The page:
George Will’s column in the current issue of Newsweek asks, “What are today’s ‘basement boys’ doing down there? Perhaps watching Friends and Seinfeld reruns about a culture of extended youth utterly unlike the world of young adults in previous generations.” He looks at a new book by Penn State historian Gary Cross:
Permissive parenting, Cross says, made children less submissive, and the decline of deference coincided with the rise of consumer and media cultures celebrating the indefinite retention of the tastes and habits of childhood. The opening of careers to talented women has coincided with the attenuation of male role models in popular culture: In 1959, there were 27 Westerns on prime-time television glamorizing male responsibility.
Cross says the large-scale entry of women into the workforce made many men feel marginalized, especially when men were simultaneously bombarded by new parenting theories, which cast fathers as their children’s pals, or worse: In 1945, Parents magazine said a father should “keep yourself huggable” but show a son the “respect” owed a “business associate.”
All this led to “ambiguity and confusion about what fathers were to do in the postwar home and, even more, about what it meant to grow up male.” …
I see this as two sides of a single issue – respect. Young men are allowed if not encouraged to view authorities without respect, at home, in the classroom, around town. Police are not The Long Arm of The Law, they’re “community helpers.” Teachers are cast as “facilitators.” Parents are–well, you know how parents and especially fathers are portrayed in the media.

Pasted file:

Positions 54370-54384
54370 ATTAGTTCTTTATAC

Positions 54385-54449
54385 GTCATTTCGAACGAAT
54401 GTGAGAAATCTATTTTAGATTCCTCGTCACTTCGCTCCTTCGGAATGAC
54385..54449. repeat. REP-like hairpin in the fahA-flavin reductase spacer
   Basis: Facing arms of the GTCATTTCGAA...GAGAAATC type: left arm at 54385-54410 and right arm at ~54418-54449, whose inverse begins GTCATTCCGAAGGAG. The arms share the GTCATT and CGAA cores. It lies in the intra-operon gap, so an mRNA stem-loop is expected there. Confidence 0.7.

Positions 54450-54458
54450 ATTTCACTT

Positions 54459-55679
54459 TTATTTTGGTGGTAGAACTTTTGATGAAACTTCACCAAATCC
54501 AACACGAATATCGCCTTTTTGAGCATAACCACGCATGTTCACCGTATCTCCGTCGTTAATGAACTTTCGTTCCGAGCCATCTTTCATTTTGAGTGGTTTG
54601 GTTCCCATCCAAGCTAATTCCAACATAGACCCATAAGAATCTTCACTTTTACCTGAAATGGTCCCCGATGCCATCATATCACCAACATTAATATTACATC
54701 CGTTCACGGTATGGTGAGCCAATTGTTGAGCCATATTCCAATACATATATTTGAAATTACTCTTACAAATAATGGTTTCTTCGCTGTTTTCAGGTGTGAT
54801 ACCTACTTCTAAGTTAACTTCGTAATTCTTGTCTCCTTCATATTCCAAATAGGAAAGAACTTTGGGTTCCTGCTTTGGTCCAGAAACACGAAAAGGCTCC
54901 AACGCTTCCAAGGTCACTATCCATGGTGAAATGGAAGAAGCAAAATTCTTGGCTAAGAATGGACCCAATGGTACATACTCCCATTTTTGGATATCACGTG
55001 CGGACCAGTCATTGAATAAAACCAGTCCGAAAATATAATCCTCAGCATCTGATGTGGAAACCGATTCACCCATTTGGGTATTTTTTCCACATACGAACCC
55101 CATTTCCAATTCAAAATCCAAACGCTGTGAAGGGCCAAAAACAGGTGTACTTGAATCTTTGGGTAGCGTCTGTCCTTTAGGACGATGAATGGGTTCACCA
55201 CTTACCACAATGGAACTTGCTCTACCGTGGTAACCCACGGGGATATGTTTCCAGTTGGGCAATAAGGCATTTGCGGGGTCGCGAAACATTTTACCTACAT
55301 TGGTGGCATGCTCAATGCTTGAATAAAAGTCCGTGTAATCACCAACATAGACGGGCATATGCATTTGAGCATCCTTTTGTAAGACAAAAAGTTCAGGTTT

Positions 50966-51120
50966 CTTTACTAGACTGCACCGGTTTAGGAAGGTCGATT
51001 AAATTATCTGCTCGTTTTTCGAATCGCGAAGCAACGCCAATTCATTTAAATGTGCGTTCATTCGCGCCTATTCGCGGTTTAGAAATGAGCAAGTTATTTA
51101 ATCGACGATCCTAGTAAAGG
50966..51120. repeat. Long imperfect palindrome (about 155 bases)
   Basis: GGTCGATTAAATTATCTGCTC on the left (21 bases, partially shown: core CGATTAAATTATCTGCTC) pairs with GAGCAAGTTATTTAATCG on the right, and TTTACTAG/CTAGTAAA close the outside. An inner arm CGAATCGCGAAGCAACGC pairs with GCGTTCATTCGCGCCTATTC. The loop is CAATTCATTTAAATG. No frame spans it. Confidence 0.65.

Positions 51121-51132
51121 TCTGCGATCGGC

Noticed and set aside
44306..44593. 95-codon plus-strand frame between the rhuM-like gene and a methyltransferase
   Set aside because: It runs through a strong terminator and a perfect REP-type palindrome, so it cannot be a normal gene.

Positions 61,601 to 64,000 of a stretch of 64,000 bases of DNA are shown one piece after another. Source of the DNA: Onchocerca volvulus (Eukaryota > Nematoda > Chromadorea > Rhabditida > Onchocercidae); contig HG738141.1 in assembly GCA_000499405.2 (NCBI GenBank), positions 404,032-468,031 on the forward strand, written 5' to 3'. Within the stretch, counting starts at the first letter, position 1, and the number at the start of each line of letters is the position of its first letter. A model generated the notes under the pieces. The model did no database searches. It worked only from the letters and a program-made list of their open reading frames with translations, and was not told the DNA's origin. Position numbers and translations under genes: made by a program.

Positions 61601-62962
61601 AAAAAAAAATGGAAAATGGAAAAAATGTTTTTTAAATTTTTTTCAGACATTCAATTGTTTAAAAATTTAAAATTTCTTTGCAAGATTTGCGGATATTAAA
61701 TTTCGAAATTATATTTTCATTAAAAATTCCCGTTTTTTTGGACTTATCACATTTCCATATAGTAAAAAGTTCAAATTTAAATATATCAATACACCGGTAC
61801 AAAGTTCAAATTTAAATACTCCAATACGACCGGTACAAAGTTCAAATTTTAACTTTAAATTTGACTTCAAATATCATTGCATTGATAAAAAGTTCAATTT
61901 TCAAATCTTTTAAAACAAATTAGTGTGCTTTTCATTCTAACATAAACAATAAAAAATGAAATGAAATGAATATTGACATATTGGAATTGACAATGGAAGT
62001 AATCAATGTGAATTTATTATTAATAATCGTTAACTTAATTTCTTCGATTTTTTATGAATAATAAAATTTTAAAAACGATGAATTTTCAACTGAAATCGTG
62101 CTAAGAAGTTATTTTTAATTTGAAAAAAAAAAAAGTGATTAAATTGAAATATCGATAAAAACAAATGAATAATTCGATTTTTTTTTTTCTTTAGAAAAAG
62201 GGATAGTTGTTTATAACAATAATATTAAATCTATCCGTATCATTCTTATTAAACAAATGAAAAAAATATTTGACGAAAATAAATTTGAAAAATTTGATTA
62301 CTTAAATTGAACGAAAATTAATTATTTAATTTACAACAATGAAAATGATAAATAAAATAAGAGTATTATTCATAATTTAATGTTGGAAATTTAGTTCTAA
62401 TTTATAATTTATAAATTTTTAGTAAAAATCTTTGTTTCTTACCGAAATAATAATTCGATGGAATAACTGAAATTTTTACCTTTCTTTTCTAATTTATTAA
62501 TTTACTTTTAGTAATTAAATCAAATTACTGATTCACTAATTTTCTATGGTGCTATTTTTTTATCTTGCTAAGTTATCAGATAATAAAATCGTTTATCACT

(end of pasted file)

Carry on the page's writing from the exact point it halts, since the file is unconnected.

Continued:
And in a world without defined pathways of respect and place, some young men lose their vision and ambition. If you reach a position of responsibility (parent, teacher, leader of any sort) and all you have to expect is the same kind of trouble and backtalk you were allowed to toss around when you were a pimply kid, then why bother? Why not just sponge, veg, live the adolescent dream until it can’t be sustained any longer?
We can fix this. Boys want someone to look up to, and they respond well to situations where they know their role in the scheme of things. It will take parents willing to be the parents, though, who both expect respect from their children and demonstrate it themselves in their relationships. We’re caught in the same trap, you know, and if we want our sons to grow up differently, we may have to change our own attitudes about God-given, properly constituted authority.
Which reminds me – April 15 is coming, isn’t it?